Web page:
Entertaining a Stranger
1 Kings 17:16
And the barrel of meal wasted not, neither did the cruse of oil fail, according to the word of the LORD, which he spoke by Elijah.

We naturally ask why Elijah should have been sent at this crisis to Zarephath. The fact that it lay so near to the birthplace of Jezebel, and in the very home of the Baal worship, may have had something to do with this. It might be a safer place of retreat for the prophet than it seemed to be, for Ahab would scarcely dream of following him there. But other reasons are suggested by the use our Lord makes of this incident (Luke 4:25, 26). The prophet was not "accepted in his own country," but found a confiding welcome and generous hospitality at the hands of an alien. God rebuked the proud unbelief of His own people by making this poor lone widow, in the midst of her idolatrous associations, the instrument of His purposes. And thus that early age had its foreshadowings of the grace that should hereafter be bestowed on the Gentiles. The lessons of the narrative lie upon the surface.

I. GOD'S SURE GUARDIANSHIP OVER HIS SERVANTS. Elijah is perfectly safe under the shield of Divine protection, as safe in the region of Sidon as he was by the brook Cherith. He who commanded the ravens to feed him can put it into the heart and into the power of the Phoenician woman to do the same. When one resort fails He can provide another. He causes one and another to fail that He may show how boundless His resources are. There is absolutely no limit to the possibilities of God's sustaining and protective power. "He shall give his angels charge concerning thee." The angels of God are many and various. There is nothing which He cannot make to be the instrument of His purpose, the vehicle of His power. And He causes them to wait in duteous ministry on those whom He has called to high and holy service in His kingdom. God has a grand mission for Elijah to accomplish in Israel and will take care that he shall be able to fulfil it. "Man is immortal till his work be done."

II. THE HONOUR GOD PUTS ON THE LOWLY. We see here not only the Divine preservation of Elijah, but a special act of grace towards the woman of Zarephath. It was a signal honour to have been thus singled out from the crowd for such a Divine visitation, to be used as an important link in the chain of great public events, to have her name handed down to future ages as the "woman of Sarepta," whose glory it was to "entertain a prophet in the name of a prophet and receive a prophet's reward." And in this there was not merely a providential arrangement of outward circumstances, but a gracious influence exerted on her own soul; for God lays His sovereign hand not only on the course of external events, but on the secret springs of moral life. Her readiness to respond to the prophet's appeal was from Him. Poor and humble as she was His eye was upon her for good. "He regarded the low estate of his handmaiden." Thus has God often put distinction upon those who might least have expected it. Let none think themselves beneath His notice, or too insignificant to be made by Him the instrument of some high and holy purpose. "Though the Lord be high, yet hath he respect unto the lowly" (Psalm 138:6).

"He hears the uncomplaining moan
Of those who sit and weep alone." The forlorn and desolate, if only they walk humbly and reverently before Him, are the objects of His tenderest regard. He is nearer to them than He seems to be, and often has surprising grace in store for them. The poor widow casts her two mites unnoticed into the treasury, but He to whom the secrets of all hearts are open clothes her with honour above all the rich pretentious people who only gave what they so well could spare. The sinful woman, in self forgetting devotion, pours her rich ointment on the head of the incarnate Love; captious onlookers see no glory in her deed, but a word from Him crowns it with an everlasting halo of worldwide fame (Matthew 26:18; Mark 12:48, 44).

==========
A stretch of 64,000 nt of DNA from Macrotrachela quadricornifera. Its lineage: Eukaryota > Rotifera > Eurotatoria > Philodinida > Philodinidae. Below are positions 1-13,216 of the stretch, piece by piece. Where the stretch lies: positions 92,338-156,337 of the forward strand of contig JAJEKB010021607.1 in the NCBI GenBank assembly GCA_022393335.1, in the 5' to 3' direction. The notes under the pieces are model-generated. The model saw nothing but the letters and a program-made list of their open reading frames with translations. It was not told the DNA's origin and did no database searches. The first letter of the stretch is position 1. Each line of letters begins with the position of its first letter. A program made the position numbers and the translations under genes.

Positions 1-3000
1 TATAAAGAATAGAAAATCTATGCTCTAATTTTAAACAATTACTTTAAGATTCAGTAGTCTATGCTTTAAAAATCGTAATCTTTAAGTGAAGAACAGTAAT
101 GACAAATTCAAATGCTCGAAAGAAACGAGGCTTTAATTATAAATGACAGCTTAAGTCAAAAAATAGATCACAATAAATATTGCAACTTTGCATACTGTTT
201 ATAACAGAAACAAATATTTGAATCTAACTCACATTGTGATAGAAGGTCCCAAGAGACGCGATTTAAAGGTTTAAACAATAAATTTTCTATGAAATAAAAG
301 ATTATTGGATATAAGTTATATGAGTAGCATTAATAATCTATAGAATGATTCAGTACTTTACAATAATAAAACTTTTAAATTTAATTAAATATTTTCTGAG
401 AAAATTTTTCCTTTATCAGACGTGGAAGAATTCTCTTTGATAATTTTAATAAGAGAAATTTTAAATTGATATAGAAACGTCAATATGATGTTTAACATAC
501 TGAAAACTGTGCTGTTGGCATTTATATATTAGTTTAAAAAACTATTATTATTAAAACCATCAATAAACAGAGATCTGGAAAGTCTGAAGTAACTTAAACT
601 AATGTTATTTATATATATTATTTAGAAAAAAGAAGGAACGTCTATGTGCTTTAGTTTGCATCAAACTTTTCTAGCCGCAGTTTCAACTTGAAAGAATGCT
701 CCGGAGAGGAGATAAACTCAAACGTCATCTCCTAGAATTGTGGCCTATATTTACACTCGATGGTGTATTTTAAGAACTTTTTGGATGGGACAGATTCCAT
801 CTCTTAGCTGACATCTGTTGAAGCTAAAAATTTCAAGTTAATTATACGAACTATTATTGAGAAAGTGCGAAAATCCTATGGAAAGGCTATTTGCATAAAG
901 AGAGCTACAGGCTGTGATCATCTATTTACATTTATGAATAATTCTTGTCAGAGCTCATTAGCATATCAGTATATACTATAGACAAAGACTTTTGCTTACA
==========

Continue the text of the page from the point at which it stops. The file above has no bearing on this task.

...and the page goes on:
III. THE REWARD OF TRUSTFUL AND OBEDIENT FAITH. The poor widow "showed her faith by her works, and by works was her faith made perfect." At the prophet's word she drew freely from her scanty store, and "the barrel of meal wasted not, neither did the cruse of oil fail." The reward of her faith came in the form of a miracle similar to that of Christ's multiplication of the loaves and fishes to feed the hungry multitude. It surpasses our comprehension, but is not more wonderful than the mysterious process that is ever going on in the building up of the tissue of plants and of the animal frame. Shall not the Power that is perpetually changing the elements of earth and air and water into nourishing food for man and beast be able to increase "the meal and the oil" as it pleases? The true life of faith is one of patient continuance in well doing, coupled with calm dependence on that ever active power. Of the righteous God says, "Bread shall be given him," etc. (Isaiah 33:16). "In the day of famine they shall be satisfied" (Psalm 37:19). Christ. did not mock us when He taught us to pray to our Father in heaven, "Give us this day our daily bread." Tread faithfully the path of duty, and "He that ministereth seed to the sower will both minister bread for your food, and multiply your seed sown, and increase the fruits of your righteousness" (2 Corinthians 9:10). - W.

Parallel Verses
KJV: And the barrel of meal wasted not, neither did the cruse of oil fail, according to the word of the LORD, which he spake by Elijah.

WEB: The jar of meal didn't empty, neither did the jar of oil fail, according to the word of Yahweh, which he spoke by Elijah.

Modern Liberality, and the Widow of Zarephath
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